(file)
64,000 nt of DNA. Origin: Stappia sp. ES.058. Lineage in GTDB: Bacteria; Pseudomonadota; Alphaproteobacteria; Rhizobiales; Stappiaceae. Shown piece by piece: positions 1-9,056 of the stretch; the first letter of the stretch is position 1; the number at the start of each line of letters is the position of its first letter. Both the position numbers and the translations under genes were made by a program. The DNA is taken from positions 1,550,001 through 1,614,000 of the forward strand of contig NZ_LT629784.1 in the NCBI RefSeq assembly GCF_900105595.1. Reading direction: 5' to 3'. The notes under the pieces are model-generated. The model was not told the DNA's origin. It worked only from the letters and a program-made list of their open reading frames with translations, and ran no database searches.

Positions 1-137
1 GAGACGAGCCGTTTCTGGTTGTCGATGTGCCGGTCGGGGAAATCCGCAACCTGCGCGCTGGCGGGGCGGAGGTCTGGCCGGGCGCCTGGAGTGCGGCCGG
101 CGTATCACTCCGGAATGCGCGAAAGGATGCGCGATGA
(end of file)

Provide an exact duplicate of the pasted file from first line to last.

64,000 nt of DNA. Origin: Stappia sp. ES.058. Lineage in GTDB: Bacteria; Pseudomonadota; Alphaproteobacteria; Rhizobiales; Stappiaceae. Shown piece by piece: positions 1-9,056 of the stretch; the first letter of the stretch is position 1; the number at the start of each line of letters is the position of its first letter. Both the position numbers and the translations under genes were made by a program. The DNA is taken from positions 1,550,001 through 1,614,000 of the forward strand of contig NZ_LT629784.1 in the NCBI RefSeq assembly GCF_900105595.1. Reading direction: 5' to 3'. The notes under the pieces are model-generated. The model was not told the DNA's origin. It worked only from the letters and a program-made list of their open reading frames with translations, and ran no database searches.

Positions 1-137
1 GAGACGAGCCGTTTCTGGTTGTCGATGTGCCGGTCGGGGAAATCCGCAACCTGCGCGCTGGCGGGGCGGAGGTCTGGCCGGGCGCCTGGAGTGCGGCCGG
101 CGTATCACTCCGGAATGCGCGAAAGGATGCGCGATGA